The Rooster Crows – Nov. 18, 2022

By Bill Anderson

The winter storm that began on the evening of Wednesday, November 9, and continued through Thursday & Friday, November 10 & 11, covered Rutland and vicinity with an inch thick coating of solid ice, and left a trail of broken branches, snapped power poles and downed lines in its wake. Otter Tail Power’s service in Rutland had only a few, brief interruptions of a couple of minutes or less, but downed power lines on the Dakota Valley (formerly RSR) Rural Electric Co-op’s system left several hundred farm and rural customers in Sargent, Ransom, Dickey & Lamoure Counties without electric power for a day, or more. Several dozen linemen from surrounding RECs came in to assist Dakota Valley meet the emergency and get its lines back in service.

Most rain gauges have been taken in for the season, but a few of the sophisticated all-weather electronic gauges were still in operation during the storm. Chuck Anderson reports that the electronic gauge at his Weber Township farm had filled up with ice, so he had to bring it in to let it thaw out before it would give him a reading. He states that once the ice had melted the gauge held .94 inch of liquid water. An unconfirmed report of .68 inch of precipitation was received from Sargent County’s Hub City, our neighboring community of Forman.

Jim & Mary Ann Levery called their Ransom Township neighbors, Mike & Jill Anderson, on the evening of Wednesday, November 9, to check on the weather. Mike gave Jim the bad news, and then Jim informed Mike that he & Mary Ann were at the Grand Ol’ Opry in Nashville TN, attending the annual Country Music Awards ceremony. They had great seats, Jim reported, as far back and as high up as you can get. The acoustics were very good, though, and they could hear the music just fine. Anyone who has heard Jim sing and play the guitar during Rutland’s Uff-Da Day might have thought that Jim was in Nashville to receive an award, but he said, “Not this year.” The Leverys had departed for Nashville on Sunday, November 6, and met up with a tour bus that took them to Nashville for a week of touring the sites and enjoying country music. One of the places they visited was the Johnny Cash Museum which contained many artifacts from that Star’s career. Jim said that the weather in Nashville was very pleasant during most of their visit, with the temperature in the 70’s most of the time. The temperature began to drop and the rain began to fall right after they departed Nashville, headed for home. They arrived home on Sunday, November 13, and report a very good time in the Capitol City of Country Music. 

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The Rooster Crows – April 23, 2021

By Bill Anderson

April seems to be bucking the season. It opened with a beautiful weekend over Easter, with lots of sunshine and temperatures in the 70’s, but the farther it goes, the colder it gets. The low temperature in Rutland on Wednesday, April 21, was 25 degrees and snow flurries, while Fargo set a record for cold on this date with 18. That’s 82 degrees colder than the record high for the same date of 100 above, set back in 1980. Thursday, April 22, was the 42nd annual Earth Day, a day dedicated to contemplating what we have been doing to our planet, and how to correct our blunders. Not to worry, though. President Joe Biden has hosted a “Climate Summit” of world leaders to discuss the situation. In keeping with the spirit of the occasion, and in observance of worldwide covid-19 recommendations, the summit was a virtual one, held online via ZOOM or some other video conferencing program. Picture it, hundreds of elected presidents and prime ministers, hereditary monarchs and tyrannical dictators in bathrobes, sweat suits and bedroom slippers, wearing facemasks and sitting in front of their computers, sipping coffee and discussing the fate of the world. Should we be comforted? Ask the Assembled Wise Men 42 years from now and they’ll let you know.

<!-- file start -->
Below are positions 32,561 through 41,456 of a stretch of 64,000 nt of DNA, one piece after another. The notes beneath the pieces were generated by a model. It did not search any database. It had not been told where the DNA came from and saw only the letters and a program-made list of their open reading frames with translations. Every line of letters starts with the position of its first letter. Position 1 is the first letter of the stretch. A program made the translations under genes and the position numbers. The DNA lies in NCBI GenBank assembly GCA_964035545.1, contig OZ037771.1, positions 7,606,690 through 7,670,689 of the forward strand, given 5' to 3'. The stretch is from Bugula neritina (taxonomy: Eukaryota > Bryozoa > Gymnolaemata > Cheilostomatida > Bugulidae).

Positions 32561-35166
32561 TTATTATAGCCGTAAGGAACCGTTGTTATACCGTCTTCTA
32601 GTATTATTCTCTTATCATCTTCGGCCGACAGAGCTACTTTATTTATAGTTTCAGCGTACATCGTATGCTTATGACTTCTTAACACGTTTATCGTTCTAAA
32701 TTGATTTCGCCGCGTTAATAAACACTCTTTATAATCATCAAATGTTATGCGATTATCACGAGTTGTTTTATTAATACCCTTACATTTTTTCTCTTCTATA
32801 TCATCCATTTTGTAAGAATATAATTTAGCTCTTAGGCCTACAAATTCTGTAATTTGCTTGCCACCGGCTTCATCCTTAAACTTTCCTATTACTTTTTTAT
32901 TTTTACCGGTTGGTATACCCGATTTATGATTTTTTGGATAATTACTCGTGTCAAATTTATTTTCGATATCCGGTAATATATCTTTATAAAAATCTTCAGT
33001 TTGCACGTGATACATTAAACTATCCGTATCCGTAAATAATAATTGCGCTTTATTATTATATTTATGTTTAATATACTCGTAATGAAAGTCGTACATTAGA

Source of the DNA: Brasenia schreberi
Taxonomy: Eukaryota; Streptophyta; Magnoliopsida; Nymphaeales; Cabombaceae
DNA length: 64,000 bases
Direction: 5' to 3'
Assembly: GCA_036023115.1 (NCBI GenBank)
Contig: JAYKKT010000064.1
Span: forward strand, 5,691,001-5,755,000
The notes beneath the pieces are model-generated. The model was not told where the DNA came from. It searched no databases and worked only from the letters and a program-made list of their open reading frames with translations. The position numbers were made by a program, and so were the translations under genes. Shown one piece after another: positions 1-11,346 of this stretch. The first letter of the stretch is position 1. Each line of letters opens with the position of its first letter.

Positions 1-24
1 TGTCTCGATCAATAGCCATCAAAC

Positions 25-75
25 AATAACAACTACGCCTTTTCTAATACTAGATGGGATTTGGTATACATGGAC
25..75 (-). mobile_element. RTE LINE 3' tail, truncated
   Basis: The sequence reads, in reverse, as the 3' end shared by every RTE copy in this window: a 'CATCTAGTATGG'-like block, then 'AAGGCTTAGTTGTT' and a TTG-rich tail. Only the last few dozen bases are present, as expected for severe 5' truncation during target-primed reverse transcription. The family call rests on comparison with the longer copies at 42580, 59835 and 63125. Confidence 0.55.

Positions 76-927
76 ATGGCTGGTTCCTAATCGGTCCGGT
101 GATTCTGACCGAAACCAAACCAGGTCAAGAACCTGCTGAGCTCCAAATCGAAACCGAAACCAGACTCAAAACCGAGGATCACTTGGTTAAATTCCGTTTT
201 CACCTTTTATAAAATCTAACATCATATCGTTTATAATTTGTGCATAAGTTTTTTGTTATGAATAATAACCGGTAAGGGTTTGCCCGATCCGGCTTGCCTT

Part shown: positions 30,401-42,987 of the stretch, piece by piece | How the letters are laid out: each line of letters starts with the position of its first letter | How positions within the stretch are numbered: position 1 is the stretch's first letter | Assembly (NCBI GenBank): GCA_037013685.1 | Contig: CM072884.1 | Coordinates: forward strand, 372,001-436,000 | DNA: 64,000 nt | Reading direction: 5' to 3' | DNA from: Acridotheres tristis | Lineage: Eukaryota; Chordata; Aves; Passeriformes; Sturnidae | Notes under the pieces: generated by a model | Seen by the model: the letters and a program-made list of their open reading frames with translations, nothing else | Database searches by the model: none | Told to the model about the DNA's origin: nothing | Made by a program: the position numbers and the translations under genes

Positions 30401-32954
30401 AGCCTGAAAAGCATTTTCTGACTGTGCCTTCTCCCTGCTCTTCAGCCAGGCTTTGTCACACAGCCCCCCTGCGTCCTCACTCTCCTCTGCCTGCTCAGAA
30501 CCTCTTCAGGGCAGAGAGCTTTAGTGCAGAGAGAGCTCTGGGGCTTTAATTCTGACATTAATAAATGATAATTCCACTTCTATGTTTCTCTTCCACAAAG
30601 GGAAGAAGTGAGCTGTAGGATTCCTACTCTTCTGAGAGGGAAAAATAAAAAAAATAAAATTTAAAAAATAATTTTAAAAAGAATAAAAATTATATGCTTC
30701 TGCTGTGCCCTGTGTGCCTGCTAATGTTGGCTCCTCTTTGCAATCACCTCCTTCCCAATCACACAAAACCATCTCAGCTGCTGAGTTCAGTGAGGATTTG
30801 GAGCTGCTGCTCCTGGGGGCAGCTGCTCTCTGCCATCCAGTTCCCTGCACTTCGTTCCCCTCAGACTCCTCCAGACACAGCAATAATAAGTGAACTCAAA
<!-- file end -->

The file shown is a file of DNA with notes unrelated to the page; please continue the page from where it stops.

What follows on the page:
Hal Nelson has been treating an injured leg for the past week, the injury sustained while fishing at Sprague Lake. The walleyes had been biting, so Hal was out there enjoying the sport when he noticed some action on his line. He jumped to get the line and set the hook, slipped on a rock and fell onto some willow stumps left by a foraging beaver. The willow stumps were sharpened like punji stakes and put some serious scratches on Hal’s leg. He is getting around, though, and hopes to be back up to full speed in the near future.

Kenneth Maly of Chinook MT was visiting old friends in Rutland on the evening of Wednesday, April 14. Kenny is one of the sons of the late Francis & Rozilla Maly, and he grew up on the Maly family farm in Weber Township, south of Rutland. He is now employed by the Blaine County highway department out of Chinook, and he states that the county there has more than 1,300 miles of county gravel roads to maintain. Gravel is difficult to obtain for parts of Blaine County, Kenny says, and some roads are posted warning drivers to stay off of them when it is wet. “They might be out there until it dries up again,” he says. Kenny was employed by the Sargent County Road Department back in the 1990’s, before he moved to Montana. He planned to drive to Minneapolis to visit his daughter and 5-year-old granddaughter on Friday, April 16, and to return to Rutland on April 22 for a few more days of visiting friends and family here before returning to Montana. Kenny says that he likes living in the Chinook community, but he still has plenty of good friends and good memories in Rutland, too.

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